It can go much further than this. Class definitions are hand coded.
Clarion is a far more advanced language than even its users realize.
See you at ETC!
"A.A" <email@example.com> wrote in message
I think you did not understand clarion well. You can do almost all of
the things you written down. (As long as you are a good programmer not
a newbie). Basic and visual brother are good old languages. But pain
in the neck. If you like 100% hand code writing why not move to C++.
This is much better. And you do more thing than you do with every
other language.(except ASM) Clarion is not for code writing like
basic. Clarion is easy to use quick application generator which you
can do some hand code writing.
To all Clarion users.
I’d like your feedback about the following subject. I have
completely moved from Clarion to VB. And I think VB is great language (regardless its bugs which are in every language), but most important
thing is that VB is more human RAD than Clarion. VB is 100% hand code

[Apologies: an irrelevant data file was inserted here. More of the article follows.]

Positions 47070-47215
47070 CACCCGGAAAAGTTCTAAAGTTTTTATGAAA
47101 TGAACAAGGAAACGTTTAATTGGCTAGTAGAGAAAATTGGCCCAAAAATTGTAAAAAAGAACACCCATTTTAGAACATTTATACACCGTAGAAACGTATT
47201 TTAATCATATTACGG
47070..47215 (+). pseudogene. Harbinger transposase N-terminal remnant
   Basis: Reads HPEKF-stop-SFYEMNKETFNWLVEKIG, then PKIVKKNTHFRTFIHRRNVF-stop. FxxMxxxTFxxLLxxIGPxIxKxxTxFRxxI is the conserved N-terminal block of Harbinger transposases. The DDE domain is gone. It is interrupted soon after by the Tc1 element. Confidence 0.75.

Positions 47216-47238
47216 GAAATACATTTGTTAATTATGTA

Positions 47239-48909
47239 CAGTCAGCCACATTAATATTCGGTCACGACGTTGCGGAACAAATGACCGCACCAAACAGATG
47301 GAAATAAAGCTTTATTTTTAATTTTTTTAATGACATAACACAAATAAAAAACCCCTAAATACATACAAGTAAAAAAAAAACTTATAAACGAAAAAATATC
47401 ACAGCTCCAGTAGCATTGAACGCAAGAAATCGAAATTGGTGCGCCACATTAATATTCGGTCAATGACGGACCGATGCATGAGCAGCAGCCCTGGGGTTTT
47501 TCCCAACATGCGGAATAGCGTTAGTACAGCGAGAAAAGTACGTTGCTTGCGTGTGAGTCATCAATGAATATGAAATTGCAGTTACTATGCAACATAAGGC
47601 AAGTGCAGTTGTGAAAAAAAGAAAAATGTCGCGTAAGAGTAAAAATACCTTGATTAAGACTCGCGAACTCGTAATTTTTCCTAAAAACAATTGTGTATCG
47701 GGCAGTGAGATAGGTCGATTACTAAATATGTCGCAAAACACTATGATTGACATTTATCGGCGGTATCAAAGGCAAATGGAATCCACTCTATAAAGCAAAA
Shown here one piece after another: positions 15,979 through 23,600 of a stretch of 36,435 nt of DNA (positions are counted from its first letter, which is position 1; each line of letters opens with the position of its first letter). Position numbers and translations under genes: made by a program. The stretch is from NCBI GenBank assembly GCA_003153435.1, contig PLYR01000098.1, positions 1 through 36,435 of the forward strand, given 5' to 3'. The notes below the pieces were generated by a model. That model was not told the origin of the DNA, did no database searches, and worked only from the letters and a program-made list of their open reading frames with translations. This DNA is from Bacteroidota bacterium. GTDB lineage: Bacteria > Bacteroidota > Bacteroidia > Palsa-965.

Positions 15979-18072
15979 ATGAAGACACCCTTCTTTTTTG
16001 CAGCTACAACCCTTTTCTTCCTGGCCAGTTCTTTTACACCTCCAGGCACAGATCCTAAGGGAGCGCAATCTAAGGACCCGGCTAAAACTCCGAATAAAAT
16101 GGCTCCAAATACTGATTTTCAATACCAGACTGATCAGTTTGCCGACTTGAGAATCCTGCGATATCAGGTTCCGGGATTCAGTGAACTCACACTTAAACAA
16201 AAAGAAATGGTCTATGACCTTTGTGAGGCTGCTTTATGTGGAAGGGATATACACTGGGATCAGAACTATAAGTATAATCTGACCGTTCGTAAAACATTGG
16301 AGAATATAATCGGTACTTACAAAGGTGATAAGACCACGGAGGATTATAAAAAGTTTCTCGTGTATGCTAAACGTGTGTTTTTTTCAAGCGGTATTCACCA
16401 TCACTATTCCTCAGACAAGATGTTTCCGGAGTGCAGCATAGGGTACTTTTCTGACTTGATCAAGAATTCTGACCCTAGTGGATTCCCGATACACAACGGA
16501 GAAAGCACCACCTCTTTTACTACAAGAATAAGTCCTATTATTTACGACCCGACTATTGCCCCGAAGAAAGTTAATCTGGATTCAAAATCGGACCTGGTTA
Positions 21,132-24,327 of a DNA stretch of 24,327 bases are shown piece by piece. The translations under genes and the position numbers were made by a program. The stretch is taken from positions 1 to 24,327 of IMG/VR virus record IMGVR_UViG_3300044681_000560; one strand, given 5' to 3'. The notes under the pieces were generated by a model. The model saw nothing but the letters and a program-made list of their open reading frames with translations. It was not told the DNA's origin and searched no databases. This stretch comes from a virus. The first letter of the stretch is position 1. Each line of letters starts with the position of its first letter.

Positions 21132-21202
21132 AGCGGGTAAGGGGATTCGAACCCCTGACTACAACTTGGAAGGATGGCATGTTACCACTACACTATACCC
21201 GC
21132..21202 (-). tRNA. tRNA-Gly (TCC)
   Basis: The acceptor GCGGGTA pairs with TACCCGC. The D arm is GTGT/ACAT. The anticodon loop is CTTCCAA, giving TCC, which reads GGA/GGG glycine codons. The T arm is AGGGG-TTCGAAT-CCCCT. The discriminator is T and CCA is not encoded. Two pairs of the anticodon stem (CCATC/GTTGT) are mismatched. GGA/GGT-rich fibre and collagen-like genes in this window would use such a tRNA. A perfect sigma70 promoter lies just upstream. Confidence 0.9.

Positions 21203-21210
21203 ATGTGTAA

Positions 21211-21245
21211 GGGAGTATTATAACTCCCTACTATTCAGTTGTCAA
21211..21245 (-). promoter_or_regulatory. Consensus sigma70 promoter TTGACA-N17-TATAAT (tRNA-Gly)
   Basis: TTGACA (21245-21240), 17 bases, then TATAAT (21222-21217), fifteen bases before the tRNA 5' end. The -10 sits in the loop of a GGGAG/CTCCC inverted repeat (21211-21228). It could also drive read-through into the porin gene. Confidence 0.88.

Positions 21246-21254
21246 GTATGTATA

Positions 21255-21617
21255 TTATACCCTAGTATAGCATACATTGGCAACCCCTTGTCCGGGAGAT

lanuage with its great debugger , but here I’m not going to
discuss the positive aspects of VB. The purpose of this message is to
tell the reasons why I throw out Clarion. Clarion had a Poor IDE, no
ability to create ActiveX controls, ActiveX .DLLs and .EXEs. No user controls. Poor support of SQL servers access. Bad help. Almost no
(poor) debugger (I can’t imagine in 21-st century the
programming language without debbager). Very complicated way to create Add-ins like features. The necessity to declare in MAP every procedure
I added to my modules and long time recompilation after this. Poor
support of creation Internet (intanet) enable applications. Poor
database access ( no nested transactions, no batch updating, no
disconnected recordsets, no ability to open one .tps file with several recordsets, necessity of file declaration in code and much more). Poor classes (no propery let/get/set, no class generated events, no
collection). I wonder what you (Clarion users) think about this?
|Location:||Huddersfield, West Yorkshire, UK|
|Nodes:||8 (1 / 7)|